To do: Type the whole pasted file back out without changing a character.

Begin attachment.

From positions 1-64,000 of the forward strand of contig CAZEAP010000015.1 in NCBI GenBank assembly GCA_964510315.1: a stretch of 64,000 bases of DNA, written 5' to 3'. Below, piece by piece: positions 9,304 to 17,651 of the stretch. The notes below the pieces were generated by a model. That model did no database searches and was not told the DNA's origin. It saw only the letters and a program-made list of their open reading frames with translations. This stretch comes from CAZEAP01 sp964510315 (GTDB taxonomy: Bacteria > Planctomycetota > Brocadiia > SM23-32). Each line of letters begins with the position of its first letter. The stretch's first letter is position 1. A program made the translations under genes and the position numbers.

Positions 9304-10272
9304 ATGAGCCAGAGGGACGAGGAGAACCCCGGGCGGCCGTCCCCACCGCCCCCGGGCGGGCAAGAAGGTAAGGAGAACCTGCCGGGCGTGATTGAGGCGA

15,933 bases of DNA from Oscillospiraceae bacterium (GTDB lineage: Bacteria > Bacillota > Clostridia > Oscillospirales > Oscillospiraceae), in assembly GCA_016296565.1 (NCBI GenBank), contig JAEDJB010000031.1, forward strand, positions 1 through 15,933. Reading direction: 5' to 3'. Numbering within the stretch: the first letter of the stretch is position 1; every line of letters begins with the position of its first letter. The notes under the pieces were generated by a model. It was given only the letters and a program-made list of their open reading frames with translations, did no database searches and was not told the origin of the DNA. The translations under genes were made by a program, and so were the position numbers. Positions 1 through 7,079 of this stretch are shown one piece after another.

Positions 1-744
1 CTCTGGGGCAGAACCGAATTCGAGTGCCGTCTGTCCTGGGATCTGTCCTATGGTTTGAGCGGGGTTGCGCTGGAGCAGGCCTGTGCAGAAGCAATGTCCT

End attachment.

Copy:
From positions 1-64,000 of the forward strand of contig CAZEAP010000015.1 in NCBI GenBank assembly GCA_964510315.1: a stretch of 64,000 bases of DNA, written 5' to 3'. Below, piece by piece: positions 9,304 to 17,651 of the stretch. The notes below the pieces were generated by a model. That model did no database searches and was not told the DNA's origin. It saw only the letters and a program-made list of their open reading frames with translations. This stretch comes from CAZEAP01 sp964510315 (GTDB taxonomy: Bacteria > Planctomycetota > Brocadiia > SM23-32). Each line of letters begins with the position of its first letter. The stretch's first letter is position 1. A program made the translations under genes and the position numbers.

Positions 9304-10272
9304 ATGAGCCAGAGGGACGAGGAGAACCCCGGGCGGCCGTCCCCACCGCCCCCGGGCGGGCAAGAAGGTAAGGAGAACCTGCCGGGCGTGATTGAGGCGA

15,933 bases of DNA from Oscillospiraceae bacterium (GTDB lineage: Bacteria > Bacillota > Clostridia > Oscillospirales > Oscillospiraceae), in assembly GCA_016296565.1 (NCBI GenBank), contig JAEDJB010000031.1, forward strand, positions 1 through 15,933. Reading direction: 5' to 3'. Numbering within the stretch: the first letter of the stretch is position 1; every line of letters begins with the position of its first letter. The notes under the pieces were generated by a model. It was given only the letters and a program-made list of their open reading frames with translations, did no database searches and was not told the origin of the DNA. The translations under genes were made by a program, and so were the position numbers. Positions 1 through 7,079 of this stretch are shown one piece after another.

Positions 1-744
1 CTCTGGGGCAGAACCGAATTCGAGTGCCGTCTGTCCTGGGATCTGTCCTATGGTTTGAGCGGGGTTGCGCTGGAGCAGGCCTGTGCAGAAGCAATGTCCT